It is not your duty to complete the work.
      Not up to you to finish it.
      But neither are you free to desist from it. (Pirke Avot 2:20,21)

My continuing task is to create a supportive and welcoming Jewish community for you and your children. In that spirit, Religious School will open tomorrow morning as usual at 9:00 am. Please come inside with your children for the all-school shira, which this week includes a special performance by the kids in our PreK/B'resheet program.

... Remind your children that the adults who work at Har Shalom care about their safety. We do this in all sorts of ways: having buildings that lock, having an adult with them at all times, having a security guard onsite, etc. Their teachers will review safety procedures with them -- not to alarm, but to reassure.

A Space for Parents
Please take the time to escort your children into the sanctuary tomorrow and join us for our beginning-of-the-day shira (song) and tefillah (prayer) sessions. We will sing songs of peace and hope, and songs that remind us of our place in healing the world.

After the children are dismissed, we will have time to gather as parents before the community-wide service at 10:00am. We will have an opportunity to draw strength and ideas from one another, and we can discuss how to talk about these events with our children.

Letting the Children Lead
I know not every child will be aware of the attack in Poway, especially the littlest ones. In the classrooms, the teachers will let the children be the guides. There will be space for them to express their feelings and share concerns, and the teachers will be a calm, reassuring presence.

If you have any questions about tomorrow's schedule, security, or just want to let me know something about your children in particular in advance of school, just reply to this email..

You and your children are dear to me, and I look forward to seeing you at school, where we will learn, pray, sing, and study the ways of peace together. May we be strengthened by our kehilah kedosha, our holy community.



Haftarah-telling, 5779. Hannah demands some R-E-S-P-E-C-T.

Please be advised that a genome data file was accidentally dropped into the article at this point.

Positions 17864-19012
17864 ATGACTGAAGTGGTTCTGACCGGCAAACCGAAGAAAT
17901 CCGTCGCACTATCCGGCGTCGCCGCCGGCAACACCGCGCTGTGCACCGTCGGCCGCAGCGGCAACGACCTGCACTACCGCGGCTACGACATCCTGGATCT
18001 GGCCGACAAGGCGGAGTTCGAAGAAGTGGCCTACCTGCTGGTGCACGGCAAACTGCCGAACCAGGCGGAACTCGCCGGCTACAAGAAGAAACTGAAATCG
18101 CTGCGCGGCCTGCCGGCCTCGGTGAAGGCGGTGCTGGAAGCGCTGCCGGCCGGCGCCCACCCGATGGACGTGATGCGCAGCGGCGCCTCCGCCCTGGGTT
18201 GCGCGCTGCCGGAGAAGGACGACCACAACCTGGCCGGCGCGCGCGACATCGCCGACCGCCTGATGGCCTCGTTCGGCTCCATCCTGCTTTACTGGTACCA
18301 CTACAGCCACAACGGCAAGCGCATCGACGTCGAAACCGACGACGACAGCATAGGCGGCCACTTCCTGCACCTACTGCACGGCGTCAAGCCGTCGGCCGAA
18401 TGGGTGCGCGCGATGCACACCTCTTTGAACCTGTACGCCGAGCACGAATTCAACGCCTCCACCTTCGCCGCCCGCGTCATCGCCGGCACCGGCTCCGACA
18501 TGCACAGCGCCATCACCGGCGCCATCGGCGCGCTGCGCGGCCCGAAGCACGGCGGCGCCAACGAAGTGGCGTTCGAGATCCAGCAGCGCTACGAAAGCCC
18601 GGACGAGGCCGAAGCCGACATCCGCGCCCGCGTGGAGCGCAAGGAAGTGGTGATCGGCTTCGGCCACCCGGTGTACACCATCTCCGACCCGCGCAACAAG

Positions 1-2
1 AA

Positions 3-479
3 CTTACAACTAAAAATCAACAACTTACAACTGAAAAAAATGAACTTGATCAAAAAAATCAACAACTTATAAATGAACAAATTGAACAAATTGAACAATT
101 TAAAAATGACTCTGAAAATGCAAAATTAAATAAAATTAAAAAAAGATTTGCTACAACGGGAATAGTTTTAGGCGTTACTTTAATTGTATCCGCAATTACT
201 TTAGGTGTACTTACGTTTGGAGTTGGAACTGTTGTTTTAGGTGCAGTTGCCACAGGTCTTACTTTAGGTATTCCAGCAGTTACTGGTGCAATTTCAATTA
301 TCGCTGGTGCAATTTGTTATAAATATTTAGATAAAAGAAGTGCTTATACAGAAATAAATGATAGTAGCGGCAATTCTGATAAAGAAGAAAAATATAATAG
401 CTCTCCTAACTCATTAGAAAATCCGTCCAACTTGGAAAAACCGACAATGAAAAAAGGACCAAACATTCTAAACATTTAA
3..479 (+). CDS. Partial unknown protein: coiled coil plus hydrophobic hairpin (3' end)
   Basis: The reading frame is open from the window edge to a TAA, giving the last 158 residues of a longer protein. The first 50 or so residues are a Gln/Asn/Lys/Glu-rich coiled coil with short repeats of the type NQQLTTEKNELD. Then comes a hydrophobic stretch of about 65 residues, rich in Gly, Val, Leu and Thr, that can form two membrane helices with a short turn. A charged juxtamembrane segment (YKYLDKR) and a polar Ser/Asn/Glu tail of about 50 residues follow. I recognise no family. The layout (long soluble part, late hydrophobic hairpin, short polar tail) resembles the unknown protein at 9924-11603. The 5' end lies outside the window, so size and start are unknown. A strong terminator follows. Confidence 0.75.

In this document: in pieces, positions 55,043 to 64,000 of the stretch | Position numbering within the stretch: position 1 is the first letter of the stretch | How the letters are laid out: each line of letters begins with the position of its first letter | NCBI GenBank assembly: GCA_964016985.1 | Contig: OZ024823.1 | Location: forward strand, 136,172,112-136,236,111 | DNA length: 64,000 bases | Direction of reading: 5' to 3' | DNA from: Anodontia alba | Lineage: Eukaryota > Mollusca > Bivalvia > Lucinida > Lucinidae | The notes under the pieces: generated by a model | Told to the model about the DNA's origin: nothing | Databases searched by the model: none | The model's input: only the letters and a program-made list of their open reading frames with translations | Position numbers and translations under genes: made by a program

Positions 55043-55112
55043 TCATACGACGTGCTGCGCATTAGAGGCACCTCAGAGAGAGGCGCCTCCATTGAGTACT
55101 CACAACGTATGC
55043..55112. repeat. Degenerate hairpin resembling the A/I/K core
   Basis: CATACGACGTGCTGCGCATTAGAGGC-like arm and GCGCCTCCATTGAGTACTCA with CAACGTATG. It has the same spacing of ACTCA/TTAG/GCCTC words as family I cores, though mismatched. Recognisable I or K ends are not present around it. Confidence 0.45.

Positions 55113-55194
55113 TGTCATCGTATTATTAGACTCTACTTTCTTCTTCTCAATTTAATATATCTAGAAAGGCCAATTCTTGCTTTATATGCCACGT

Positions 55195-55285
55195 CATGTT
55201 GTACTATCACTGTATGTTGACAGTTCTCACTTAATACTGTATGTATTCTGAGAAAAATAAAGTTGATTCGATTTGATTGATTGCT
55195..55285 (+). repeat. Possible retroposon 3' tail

Dear Sarah, Mother of Isaac, Wife of Abraham,

Chana here. It’s our day again – Rosh Hashanah, Take 1. The rabbis must have had something special in mind when they added two of the most famous barren women in the Torah to have their stories told on one of the highest traffic days in the synagogue. 

Did you ever think they’d be telling our stories, Sarah? My son? Yes. But me?

We lived 800 years apart, you and I, and I was around 3,000 years before any of the people in this room were born. But our stories are all here, together, now. (Your family’s story continues tomorrow, but you may not want to read ahead. At the very least, if Isaac asks to go on a hike to Mount Moriah with his Dad, say no.)

We are all here in conversation together. We barren women. We women of hope. You. Rivkah. Rachel. Me. Michal. And Samson’s Mother (Z’llppunith – such a name. No wonder we all just know her as “Samson’s Mom”.) But she had a name, and she had a story.

I am not a prayerful woman, Sarah. My approach was always a little more “Are you there, God? It’s Me, Chanah” than pious devotion. And unlike you, I don’t get angels as regular visitors to my home.

We come to Shiloh, to the temple, this ridiculous family of mine. My husband, Elkanah, always offers the right sacrifices, enough for that wretched second wife of his, Peninah, and all  of their children. I get one portion. I deserve a little more R-E-S-P-E-C-T. You’d better Think, I wanted to tell Elkanah. Think about what you’re tryin to do to me.

Peninah’s worth increases with every child she has following her skirts.

My worth withers as each season passes. And all the while Elkanah is telling me I am his favorite. Do you know what he says to me, Sarah?

“Am I not more devoted to you than ten sons?”

Well, yes. And… no.

And Peninah… year after year she taunts me, reminding me of what I can never forget.

I can usually save face, but this year…this year my heart was overflowing with anger, bitterness, and anguish. I was distraught, Sarah. I could not sleep. I could not eat. I could not stop crying. And all the while Elkanah asking me, why? Why? Why?

My heart broke--it broke into more pieces than I knew it had.

So I left the feast and came to the temple alone.

I can admit this to you, Sarah – I did not have faith, but I had hope, a desperate hope that drew from me an unimaginable promise. I made a deal, a bargain. If God would remember me, notice me, and give me a son, I would dedicate the boy’s life to the service of the Lord. I would have promised anything in that moment. Anything to make the pain stop.

There will come a time, Sarah, when prayers are written down, and people will follow along to someone else’s words. I doubt I could have read anything in that moment.
No, that prayer was ripped from me like a terrible sickness. I threw myself onto the Temple steps and let my despair rush out of me. 
Fall on your knees.

Oh Sarah, you should have seen the priest Eli as he approached me. He thought I was drunk! Can you imagine?

"How long will you make a drunken spectacle of yourself? "’Sober up!".

I told him, “I am not drunk! I have been pouring out my heart, my anguish, my distress.”

He didn’t apologize, but he gave me a little blessing as he gently escorted me out. "…may the God of Israel grant you what you have asked of Him."

At that moment I had no way of knowing if my prayer had been heard, but it had been said. God didn’t answer right away. I had no surety, Sarah, but… maybe even if the gates of prayer are shut, the gates of tears are not.

Elkanah’s ritualistic sacrifice had given me no comfort.
The festive meal no joy.

But the moment of desperation, pleading to be remembered, to be noticed…getting all that ugliness out was like a purge.